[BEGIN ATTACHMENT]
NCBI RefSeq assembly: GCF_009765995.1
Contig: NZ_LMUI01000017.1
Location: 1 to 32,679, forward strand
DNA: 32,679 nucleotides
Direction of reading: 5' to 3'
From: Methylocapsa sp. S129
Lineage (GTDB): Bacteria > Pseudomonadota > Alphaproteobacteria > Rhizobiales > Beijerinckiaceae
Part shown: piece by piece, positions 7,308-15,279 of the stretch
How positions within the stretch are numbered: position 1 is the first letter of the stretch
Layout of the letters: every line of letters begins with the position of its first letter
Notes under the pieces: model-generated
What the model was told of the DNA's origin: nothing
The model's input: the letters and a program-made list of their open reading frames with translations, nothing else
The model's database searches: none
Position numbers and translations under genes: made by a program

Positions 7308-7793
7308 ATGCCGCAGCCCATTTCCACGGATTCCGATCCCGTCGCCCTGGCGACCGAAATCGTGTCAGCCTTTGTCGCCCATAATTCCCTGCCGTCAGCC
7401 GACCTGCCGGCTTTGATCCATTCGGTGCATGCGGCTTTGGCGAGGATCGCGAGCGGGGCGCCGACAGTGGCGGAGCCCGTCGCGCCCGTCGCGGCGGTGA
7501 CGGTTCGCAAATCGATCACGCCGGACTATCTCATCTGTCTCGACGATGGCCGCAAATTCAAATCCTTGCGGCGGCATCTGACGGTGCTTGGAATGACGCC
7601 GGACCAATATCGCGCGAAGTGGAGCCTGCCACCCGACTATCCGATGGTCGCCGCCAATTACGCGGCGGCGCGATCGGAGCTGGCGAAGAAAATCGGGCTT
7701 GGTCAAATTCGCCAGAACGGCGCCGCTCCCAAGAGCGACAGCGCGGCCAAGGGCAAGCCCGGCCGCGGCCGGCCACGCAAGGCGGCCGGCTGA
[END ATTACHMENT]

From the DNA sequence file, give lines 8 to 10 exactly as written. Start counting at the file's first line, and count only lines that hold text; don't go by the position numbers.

Part shown: piece by piece, positions 7,308-15,279 of the stretch
How positions within the stretch are numbered: position 1 is the first letter of the stretch
Layout of the letters: every line of letters begins with the position of its first letter